Toxic People: 16 Practical, Powerful Ways to Deal With Them

Toxic People: 16 Practical, Powerful Ways to Deal With Them

Even if toxic people came with a warning tattooed on their skin, they might still be difficult to avoid. We can always decide who we allow close to us but it’s not always that easy to cut out the toxics from other parts of our lives. They might be colleagues, bosses, in-laws, step-someones, family, co-parents … and the list goes on.

We live our lives in groups and unless we’re willing to go it alone – work alone, live alone, be alone (which is sometimes tempting, but comes with its own costs) – we’re going to cross paths with those we would rather cross out.

With any discussion of toxic people, it’s important to understand that you can’t change anybody, so it’s best to stop trying. Save your energy for something easier, like world peace. Or landing on a star. The thing is though, when you do something differently, things can’t help but change for you. If it’s not the people in your radar, it will be their impact on you.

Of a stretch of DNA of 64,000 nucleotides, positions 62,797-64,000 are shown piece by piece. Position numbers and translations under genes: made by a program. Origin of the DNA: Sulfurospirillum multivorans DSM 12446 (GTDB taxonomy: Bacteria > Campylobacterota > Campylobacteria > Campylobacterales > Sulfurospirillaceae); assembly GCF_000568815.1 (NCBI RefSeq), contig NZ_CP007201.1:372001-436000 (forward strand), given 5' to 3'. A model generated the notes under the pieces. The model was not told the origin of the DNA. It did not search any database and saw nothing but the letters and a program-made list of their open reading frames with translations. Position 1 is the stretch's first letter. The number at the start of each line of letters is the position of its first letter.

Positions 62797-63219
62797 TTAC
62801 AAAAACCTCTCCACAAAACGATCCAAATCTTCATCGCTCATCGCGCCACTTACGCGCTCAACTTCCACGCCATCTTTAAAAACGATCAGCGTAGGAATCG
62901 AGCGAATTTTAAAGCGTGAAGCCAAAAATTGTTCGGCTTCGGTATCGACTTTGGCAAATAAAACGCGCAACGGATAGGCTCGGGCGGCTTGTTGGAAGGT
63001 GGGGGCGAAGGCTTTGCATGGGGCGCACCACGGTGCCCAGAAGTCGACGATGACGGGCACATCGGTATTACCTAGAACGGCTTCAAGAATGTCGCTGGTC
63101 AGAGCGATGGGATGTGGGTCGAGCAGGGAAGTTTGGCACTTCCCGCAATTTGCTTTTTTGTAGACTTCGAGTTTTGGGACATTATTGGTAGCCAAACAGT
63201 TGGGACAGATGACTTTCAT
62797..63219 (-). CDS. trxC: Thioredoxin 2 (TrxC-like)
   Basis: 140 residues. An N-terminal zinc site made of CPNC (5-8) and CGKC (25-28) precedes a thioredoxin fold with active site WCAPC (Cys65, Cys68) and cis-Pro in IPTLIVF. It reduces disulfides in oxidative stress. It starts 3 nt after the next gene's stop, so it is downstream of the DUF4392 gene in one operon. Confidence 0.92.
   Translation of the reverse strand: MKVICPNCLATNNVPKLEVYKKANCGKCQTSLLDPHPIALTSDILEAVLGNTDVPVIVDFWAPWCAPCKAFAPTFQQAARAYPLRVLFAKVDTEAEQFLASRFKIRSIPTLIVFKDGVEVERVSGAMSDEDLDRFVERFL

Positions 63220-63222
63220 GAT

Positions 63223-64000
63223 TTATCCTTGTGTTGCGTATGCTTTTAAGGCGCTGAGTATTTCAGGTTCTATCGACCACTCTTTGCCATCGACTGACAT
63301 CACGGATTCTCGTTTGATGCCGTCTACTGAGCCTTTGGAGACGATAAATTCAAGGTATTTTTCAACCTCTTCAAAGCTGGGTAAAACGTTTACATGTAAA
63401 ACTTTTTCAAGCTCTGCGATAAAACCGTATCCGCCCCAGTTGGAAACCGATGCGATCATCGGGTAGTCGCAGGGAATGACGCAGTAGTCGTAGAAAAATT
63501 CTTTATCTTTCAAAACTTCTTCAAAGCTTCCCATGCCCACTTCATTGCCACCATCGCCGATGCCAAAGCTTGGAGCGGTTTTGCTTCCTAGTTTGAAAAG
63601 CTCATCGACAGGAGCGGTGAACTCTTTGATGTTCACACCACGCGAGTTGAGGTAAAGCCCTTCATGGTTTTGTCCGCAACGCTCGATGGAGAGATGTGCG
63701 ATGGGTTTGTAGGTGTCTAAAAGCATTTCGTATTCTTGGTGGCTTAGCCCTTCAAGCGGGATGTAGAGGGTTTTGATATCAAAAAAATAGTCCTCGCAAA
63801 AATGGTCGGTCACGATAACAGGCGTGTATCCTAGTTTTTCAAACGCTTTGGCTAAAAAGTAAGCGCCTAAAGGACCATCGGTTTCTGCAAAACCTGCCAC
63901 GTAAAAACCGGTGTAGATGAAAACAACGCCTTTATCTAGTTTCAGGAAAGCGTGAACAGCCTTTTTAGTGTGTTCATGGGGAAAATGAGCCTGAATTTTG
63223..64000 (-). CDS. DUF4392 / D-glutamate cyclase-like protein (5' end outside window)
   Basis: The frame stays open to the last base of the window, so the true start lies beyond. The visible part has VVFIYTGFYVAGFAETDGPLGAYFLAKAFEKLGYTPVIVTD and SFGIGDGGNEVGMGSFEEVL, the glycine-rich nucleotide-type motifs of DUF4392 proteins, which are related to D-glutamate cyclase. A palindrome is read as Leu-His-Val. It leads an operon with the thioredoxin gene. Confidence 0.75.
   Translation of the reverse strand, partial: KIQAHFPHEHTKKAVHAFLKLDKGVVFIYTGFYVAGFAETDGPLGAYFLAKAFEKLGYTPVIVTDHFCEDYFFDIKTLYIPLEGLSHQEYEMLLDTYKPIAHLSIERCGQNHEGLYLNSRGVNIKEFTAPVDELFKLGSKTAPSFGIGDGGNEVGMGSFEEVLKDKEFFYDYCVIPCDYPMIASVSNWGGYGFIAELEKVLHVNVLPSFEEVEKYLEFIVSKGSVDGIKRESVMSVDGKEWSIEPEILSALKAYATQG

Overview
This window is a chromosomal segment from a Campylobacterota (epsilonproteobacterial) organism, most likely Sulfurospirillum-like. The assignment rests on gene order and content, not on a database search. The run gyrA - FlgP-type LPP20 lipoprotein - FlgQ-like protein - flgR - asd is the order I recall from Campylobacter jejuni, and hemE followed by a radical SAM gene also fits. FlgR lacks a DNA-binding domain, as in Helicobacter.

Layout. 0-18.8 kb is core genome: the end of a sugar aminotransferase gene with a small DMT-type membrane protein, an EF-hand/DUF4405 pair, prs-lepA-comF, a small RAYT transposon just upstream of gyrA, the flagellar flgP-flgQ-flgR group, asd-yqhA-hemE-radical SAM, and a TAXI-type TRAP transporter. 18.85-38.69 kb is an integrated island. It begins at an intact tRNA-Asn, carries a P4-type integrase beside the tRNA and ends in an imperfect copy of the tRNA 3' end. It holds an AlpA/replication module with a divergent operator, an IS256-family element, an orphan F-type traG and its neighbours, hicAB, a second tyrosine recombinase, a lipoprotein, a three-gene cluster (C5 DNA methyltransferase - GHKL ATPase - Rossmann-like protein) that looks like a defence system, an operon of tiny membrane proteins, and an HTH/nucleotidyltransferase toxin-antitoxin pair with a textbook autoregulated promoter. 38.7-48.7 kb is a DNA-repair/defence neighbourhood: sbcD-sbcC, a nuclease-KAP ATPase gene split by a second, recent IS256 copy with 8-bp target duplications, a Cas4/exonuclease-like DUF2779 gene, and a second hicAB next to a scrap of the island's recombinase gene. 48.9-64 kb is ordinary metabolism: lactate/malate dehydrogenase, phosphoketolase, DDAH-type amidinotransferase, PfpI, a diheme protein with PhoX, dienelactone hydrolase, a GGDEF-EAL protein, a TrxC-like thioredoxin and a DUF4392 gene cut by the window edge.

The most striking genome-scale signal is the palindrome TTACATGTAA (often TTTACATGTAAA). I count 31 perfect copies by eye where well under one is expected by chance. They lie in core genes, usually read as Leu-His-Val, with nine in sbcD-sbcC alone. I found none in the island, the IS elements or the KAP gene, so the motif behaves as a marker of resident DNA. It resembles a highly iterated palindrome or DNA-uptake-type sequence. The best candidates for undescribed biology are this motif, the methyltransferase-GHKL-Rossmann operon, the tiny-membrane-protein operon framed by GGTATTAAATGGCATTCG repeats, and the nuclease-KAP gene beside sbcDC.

[bctt tweet=”Personal power is everything to do with what you believe – and nothing to do with what they think.”]

Co-existing with toxics means going around them to set your own rules, then accepting that you don’t need them to respect those rules to claim your power. Here are some powerful, practical ways to do that:

  1. Be empowered by your motives.

    Sometimes toxic people will trap you like a hunted thing – you know you don’t have to give in to them but you also know that there will be consequences if you don’t. The secret is to make your decision from a position of power, rather than feeling controlled. In the same way there is something they want from you, there will always be something you want from them (even if it is to avoid more of their toxicity). Decide that you’re doing what you’re doing to control them and their behaviour – not because you’re a victim of their manipulation. Personal power is everything to do with what you believe and nothing to do with what they think.

  2. Understand why they’re seeing what they see in you.

    Toxic people will always see in others what they don’t want to acknowledge about themselves. It’s called projection. You could be the kindest, most generous, hardest working person on the planet and toxic people will turn themselves inside out trying to convince you that you’re a liar, unfair, nasty or a slacker. See it for what it is. You know the truth, even if they never will.